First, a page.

Sunday, 29 April 2012

Discussion: Bad Book Experience...

I've discussed before how an author can end up on my instant read list if they wow me with an amazing book and how the personalities of authors can sometimes impact whether or not I'll read their books and how much I'll enjoy them...now I want to talk about how authors can sometimes end up on my Won't Read List if I have a bad experience with one of their books.

I didn't actually fully realise I did this until a few minutes ago when I saw a book on goodreads and the summary sounded interesting and the cover drew me in - and I was all set to put it on my Amazon wish list until I noticed one great big flaw: the author. 

It's nothing against the author personally, in fact she actually seems to be lovely from what I've seen of her twitter...but I read one of her books a while ago and I just hated it and I've been avoiding her other books ever since. 

I try not to go into books with expectations, but sometimes a book is so hyped up that it's impossible not to have them - and anytime I start a book, I want to love it, I want it to be good and when I have a bad experience with one book from an author, it makes me ridiculously reluctant to give any of their other books another chance.

I wasn't going to include examples of my - book avoidance, but it's difficult to explain without them. So to be clear, with the following examples: I'm usually in the minority in not liking the books mentioned and just because they didn't work for me, doesn't mean they won't for you, opinions being subjective and all that.

I'm in the very small minority of people, it seems, that didn't enjoy the book 13 Little Blue Envelopes - and I wanted to love it, because Maureen Johnson is so funny and lovely and her blog is great, but the book just didn't do it for me. And so I avoided her other books for years, even though at least two of them are ones I would have read if they had a different author name on the cover. I eventually caved with The Name of the Star and actually liked the book (enough to want to read the sequel, not enough to be totally won over and give her other books a chance quite yet).

I could not get into A Great and Terrible Beauty (and I am most definitely in the minority on that one it seems, because so many people seem to freaking adore that series) and Libba Bray is another one of those people who just seem so freaking awesome in videos and things posted online...but I haven't read any of her other books, even though two are ones I would usually have in my TBR pile by now.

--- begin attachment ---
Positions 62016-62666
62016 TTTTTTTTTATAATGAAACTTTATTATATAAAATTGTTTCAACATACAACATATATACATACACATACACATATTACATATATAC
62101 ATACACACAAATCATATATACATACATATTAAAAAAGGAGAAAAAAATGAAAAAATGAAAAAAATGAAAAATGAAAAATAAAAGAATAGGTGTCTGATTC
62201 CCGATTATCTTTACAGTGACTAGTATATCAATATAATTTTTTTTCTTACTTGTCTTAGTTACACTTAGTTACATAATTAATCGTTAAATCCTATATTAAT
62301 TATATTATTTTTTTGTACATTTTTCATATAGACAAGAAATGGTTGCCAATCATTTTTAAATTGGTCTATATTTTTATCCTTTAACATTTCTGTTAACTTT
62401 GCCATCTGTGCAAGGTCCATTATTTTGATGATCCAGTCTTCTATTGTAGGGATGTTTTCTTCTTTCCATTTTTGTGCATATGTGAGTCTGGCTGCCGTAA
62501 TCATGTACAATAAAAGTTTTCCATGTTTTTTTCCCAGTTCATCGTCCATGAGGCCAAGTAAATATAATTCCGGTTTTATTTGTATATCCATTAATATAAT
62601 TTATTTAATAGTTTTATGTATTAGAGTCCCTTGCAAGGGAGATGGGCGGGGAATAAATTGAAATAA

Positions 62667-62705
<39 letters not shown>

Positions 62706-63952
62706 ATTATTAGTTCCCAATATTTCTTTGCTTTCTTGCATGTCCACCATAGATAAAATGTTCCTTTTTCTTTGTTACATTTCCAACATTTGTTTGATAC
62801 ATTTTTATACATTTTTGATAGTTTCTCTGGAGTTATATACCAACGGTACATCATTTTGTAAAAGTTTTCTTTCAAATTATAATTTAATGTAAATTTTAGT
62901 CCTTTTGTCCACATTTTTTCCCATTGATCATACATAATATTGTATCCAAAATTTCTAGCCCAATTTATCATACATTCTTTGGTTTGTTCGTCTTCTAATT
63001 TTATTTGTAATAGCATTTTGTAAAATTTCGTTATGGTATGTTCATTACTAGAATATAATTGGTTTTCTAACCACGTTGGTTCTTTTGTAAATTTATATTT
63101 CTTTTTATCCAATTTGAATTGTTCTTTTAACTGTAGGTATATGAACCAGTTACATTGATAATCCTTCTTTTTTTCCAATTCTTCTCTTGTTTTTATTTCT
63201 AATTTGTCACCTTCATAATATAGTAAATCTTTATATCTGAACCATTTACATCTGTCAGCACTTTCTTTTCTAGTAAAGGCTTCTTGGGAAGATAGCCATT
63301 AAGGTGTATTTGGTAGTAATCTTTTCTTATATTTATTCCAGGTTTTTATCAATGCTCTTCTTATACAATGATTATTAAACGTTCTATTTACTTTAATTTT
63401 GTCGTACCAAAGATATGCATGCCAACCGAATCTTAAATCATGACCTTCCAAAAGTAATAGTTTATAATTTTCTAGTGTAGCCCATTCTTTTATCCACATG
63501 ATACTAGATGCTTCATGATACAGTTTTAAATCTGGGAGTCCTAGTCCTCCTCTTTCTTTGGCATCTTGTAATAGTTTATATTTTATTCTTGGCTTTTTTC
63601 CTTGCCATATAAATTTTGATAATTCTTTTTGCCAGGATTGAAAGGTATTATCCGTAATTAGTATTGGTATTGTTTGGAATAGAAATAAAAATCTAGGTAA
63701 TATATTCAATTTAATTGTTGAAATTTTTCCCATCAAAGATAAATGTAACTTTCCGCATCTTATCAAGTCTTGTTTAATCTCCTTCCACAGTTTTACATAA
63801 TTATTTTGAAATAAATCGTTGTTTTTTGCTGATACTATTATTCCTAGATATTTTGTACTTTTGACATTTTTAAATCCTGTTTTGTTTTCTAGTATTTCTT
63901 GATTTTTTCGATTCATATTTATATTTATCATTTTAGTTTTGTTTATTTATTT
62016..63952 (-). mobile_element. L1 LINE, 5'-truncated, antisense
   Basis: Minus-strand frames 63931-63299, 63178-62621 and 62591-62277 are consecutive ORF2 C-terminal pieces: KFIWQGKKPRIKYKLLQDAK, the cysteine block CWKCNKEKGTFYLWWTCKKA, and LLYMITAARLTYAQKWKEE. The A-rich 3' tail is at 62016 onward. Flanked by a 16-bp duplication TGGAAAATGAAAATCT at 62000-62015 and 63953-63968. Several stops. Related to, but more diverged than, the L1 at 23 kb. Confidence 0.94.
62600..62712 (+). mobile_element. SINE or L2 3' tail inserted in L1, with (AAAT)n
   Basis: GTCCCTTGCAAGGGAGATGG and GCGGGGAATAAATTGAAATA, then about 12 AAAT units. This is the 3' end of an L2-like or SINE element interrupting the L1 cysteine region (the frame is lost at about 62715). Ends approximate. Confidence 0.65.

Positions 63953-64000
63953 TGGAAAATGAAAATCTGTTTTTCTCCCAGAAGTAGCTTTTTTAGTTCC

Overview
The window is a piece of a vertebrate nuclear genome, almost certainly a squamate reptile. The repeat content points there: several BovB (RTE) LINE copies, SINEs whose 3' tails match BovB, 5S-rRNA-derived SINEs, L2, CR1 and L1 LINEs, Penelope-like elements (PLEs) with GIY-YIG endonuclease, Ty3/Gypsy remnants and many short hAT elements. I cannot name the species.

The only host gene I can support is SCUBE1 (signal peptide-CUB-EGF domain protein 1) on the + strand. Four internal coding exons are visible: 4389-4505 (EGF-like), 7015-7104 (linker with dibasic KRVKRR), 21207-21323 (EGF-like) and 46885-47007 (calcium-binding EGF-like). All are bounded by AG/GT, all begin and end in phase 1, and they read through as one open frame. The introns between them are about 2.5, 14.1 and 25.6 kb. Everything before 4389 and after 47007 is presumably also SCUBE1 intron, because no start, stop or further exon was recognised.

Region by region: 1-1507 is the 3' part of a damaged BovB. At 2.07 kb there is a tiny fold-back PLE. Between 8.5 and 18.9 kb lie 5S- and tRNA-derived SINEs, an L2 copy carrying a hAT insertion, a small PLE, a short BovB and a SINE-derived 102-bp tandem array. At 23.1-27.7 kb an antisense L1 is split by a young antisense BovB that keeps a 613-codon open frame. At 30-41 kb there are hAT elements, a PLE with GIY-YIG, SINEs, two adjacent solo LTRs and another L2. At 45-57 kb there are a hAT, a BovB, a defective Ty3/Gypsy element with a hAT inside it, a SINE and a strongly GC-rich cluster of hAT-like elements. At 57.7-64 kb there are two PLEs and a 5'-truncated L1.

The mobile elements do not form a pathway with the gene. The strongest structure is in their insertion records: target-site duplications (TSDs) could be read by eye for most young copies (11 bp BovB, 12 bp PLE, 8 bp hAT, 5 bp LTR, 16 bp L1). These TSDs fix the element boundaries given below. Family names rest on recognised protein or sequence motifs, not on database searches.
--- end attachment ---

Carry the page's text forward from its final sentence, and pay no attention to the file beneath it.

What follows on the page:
I didn't like Story of a Girl by Sara Zarr and so Sweethearts remained on my shelf for years, unread and forgotten, even though it would just take a couple of hours to read it at most (sadly, I ended up just giving the book away because it felt wrong to keep it on my shelves when I'd probably never read it). I avoided books by Annette Curtis Klaus after loathing The Silver Kiss, but when I finally got over my reluctance to give her books another chance, I read and loved Blood & Chocolate.

There are plenty of other examples, but those ones are the ones that come to mind instantly because they're the ones where a big part of me actually wants to read some of their other books (or in Annette Curtis Klaus's case, I did and she won me over) but I just have a lot of trouble getting past the memory of reading the other books that put me off their books to begin with.

I think one of the problems is more that I can't tell if my problems with the book are down to the authors style of writing (the way they string words together, the way they execute plots and write characters) or if it's things that will be unique to that one book of theirs (like with The Silver Kiss - hated the plot, loathed the characters and was just bored in general but Blood and Chocolate had characters I loved, a great plot and kept me hooked from start to finish). And so I avoid the other books because I don't really like finding out when there's so many other books that I want to read that feel like less of a - risk.

I almost wish I could be blind to author names on covers because chances are, all the authors that I avoid because of one bad book experience probably have written a book that I will love (or at the very least, like and enjoy reading) - based on the summaries of some of their books, they all have at least one book that has a summary that appeals to me...and yet I'm probably missing out on their better books because it seems to take me years to get over a case of bad-book-induced-author-avoidance.

Questions:

1. Do any of you have this same problem? The whole not liking one book by an author has you avoiding the rest of their books thing?

2. Have you ever given an author on your unofficial list of avoided authors another chance and been pleasantly surprised? (Got any examples if you do?)

3. The examples I mentioned above - would you recommend any of their other books to me, even as someone who didn't enjoy some of the most-praised books by them?

7 comments:

  1. Wow, I have never thought about the subject this way. I guess it's a natural thing to do but it can be a mistake, like you've proven.